Targeting Autophagy as a Strategy for Developing New Vaccines and Host-Directed Therapeutics Against Mycobacteria.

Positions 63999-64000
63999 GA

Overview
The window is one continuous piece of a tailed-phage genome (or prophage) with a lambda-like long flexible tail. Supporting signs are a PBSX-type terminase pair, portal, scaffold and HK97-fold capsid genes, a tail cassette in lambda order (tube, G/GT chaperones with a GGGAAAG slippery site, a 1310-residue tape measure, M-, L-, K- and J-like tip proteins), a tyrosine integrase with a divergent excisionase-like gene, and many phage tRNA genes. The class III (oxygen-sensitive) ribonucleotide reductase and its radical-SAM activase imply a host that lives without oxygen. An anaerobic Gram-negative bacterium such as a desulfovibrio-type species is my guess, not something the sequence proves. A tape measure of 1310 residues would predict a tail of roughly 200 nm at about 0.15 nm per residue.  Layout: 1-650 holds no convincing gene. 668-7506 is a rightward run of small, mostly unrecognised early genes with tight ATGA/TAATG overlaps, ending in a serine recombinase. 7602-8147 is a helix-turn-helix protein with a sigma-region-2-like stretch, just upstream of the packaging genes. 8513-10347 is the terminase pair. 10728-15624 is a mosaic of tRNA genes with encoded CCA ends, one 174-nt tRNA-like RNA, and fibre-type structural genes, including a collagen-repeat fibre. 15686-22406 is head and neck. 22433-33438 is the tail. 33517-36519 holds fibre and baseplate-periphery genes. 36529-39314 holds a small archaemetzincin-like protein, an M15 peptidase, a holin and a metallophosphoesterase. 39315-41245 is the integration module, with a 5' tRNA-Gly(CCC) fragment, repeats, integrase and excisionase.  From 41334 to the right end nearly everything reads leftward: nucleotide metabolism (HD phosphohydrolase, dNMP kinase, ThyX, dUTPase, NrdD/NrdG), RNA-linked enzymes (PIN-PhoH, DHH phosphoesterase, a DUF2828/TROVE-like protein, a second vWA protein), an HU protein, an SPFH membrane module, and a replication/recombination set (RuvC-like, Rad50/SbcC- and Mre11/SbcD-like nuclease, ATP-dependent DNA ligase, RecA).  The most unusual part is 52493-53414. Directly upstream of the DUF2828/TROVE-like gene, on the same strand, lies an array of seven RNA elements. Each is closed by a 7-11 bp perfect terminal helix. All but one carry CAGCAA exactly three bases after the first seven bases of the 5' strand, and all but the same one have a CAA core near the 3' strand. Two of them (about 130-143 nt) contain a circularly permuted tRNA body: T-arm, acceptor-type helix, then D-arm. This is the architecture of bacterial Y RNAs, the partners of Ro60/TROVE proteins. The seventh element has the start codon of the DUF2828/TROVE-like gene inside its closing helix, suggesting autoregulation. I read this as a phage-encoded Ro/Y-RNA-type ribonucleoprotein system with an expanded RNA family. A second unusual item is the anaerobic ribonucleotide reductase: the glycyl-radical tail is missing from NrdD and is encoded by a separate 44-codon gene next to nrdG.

Mycobacterial disease is an immense burden worldwide. This disease group includes tuberculosis, leprosy (Hansen's disease), Buruli Ulcer, and non-tuberculous mycobacterial (NTM) disease. The burden of NTM disease, both pulmonary and ulcerative, is drastically escalating globally, especially in developed countries such as America and Australia. Mycobacteria's ability to inhibit or evade the host immune system has contributed significantly to its continued prevalence. Pre-clinical studies have highlighted promising candidates that enhance endogenous pathways and/or limit destructive host responses. Autophagy is a cell-autonomous host defense mechanism by which intracytoplasmic cargos can be delivered and then destroyed in lysosomes. Previous studies have reported that autophagy-activating agents, small molecules, and autophagy-activating vaccines may be beneficial in restricting intracellular mycobacterial infection, even with multidrug-resistant strains. This review will examine how mycobacteria evade autophagy and discusses how autophagy could be exploited to design novel TB treatment strategies, such as host-directed therapeutics and vaccines, against and NTMs.